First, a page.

In March of 2000, Sherman applied to the Planning Board for subdivision approval so that he could use and develop MareBrook. The proposed project would include 385 units of housing as well as “an equestrian facility, baseball field, tennis courts, clubhouse, on-site restaurant and a golf course that wove through the property.” When Sherman completed his purchase of the property in 2001, it was already zoned for residential use. In October 2003, the Planning Board “deemed complete” Sherman’s Draft Environmental Impact Statement (“DEIS”). In 2003, the Town Board approved the first in a series of changes to its zoning regulations. When Sherman learned of the new requirements early the next year, he was assured by the Town Planner that he could meet all its requirements with only “a modest amount of additional work” and that he would soon obtain preliminary approval. Sherman finished revising his plan, but the Town had again amended its zoning regulations. It took him approximately eleven months to once again revise his application, but one month later the Town amended its zoning law for a third time without informing Sherman in advance. Sherman revised his application again, and in February 2006, the Town for the fourth time changed its zoning law without warning Sherman. Sherman responded by submitting yet another revised plan, this one in March 2007. That same month, the Town changed its zoning for the fifth time, and it once again did not let Sherman know these changes were coming. Sherman then filed suit in federal court. The District Court concluded that Sherman had failed to show that seeking a final decision from the Town would be futile, and Sherman timely appealed.
As to the ripeness issue, Sherman conceded that the Town has not reached an official final decision, but argued that he did not need to meet this requirement because seeking a final decision would be futile. The court reasoned that requiring Sherman to persist with this protracted application process to meet the final decision requirement would implicate concerns about disjointed, repetitive, and unfair procedures.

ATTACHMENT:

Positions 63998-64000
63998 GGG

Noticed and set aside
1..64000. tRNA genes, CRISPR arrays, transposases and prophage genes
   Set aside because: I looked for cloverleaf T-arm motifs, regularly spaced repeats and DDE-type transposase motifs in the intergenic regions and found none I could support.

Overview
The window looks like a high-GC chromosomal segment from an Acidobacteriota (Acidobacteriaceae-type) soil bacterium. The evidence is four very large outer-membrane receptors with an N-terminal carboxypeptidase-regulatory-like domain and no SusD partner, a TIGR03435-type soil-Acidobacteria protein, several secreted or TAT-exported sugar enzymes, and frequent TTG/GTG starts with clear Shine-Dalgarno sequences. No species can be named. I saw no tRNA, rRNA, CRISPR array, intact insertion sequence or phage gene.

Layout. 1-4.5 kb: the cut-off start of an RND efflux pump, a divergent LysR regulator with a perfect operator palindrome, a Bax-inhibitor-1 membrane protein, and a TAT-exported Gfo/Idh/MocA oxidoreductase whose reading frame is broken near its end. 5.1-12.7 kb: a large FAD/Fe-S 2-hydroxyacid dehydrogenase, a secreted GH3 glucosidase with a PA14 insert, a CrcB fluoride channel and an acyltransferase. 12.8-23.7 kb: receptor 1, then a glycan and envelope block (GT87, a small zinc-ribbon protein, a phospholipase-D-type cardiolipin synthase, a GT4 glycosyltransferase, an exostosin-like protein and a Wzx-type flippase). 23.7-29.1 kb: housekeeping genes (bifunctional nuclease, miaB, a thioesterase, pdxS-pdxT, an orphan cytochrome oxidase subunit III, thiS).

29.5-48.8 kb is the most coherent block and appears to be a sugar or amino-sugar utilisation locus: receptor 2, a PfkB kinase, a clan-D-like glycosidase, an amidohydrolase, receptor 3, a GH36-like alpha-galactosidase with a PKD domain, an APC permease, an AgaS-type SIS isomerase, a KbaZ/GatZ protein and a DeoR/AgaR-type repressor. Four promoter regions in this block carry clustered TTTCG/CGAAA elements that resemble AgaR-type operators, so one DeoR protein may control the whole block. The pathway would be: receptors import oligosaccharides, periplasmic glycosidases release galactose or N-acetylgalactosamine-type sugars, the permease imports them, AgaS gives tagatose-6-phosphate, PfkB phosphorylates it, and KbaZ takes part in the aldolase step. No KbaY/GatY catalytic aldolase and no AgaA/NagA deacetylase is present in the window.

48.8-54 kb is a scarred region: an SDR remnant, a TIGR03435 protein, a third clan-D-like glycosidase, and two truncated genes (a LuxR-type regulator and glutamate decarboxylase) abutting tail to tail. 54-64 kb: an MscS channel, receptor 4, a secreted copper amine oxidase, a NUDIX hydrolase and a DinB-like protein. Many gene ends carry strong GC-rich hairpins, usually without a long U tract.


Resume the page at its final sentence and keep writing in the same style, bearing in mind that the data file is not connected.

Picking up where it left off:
In regards to the takings claim, the court weighed the three Penn Central factors to determine whether the interference with property rises to the level of a taking: (1) the economic impact of the regulation on the claimant; (2) the extent to which the regulation has interfered with distinct investment-backed expectations; and (3) the character of the governmental action. The first prong was satisfied because the Town’s actions effectively prevented Sherman from making any economic use of his property. The second was also found to be satisfied since when Sherman bought MareBrook, it was already zoned for residential use, and his expectation was that he would begin recouping that investment after a reasonable time to get the Town’s approval on at least some form of development. The final prong was satisfied because the Town’s alleged conduct was unfair, unreasonable, and in bad faith. Thus the court held that Sherman stated a non-categorical takings claim and remanded it to be heard on the merits in District Court.
Sherman v Town of Chester, 752 F3d 554 (2nd Cir. 5/16/2014)
The opinion can be accessed at: http://caselaw.findlaw.com/us-2nd-circuit/1666765.html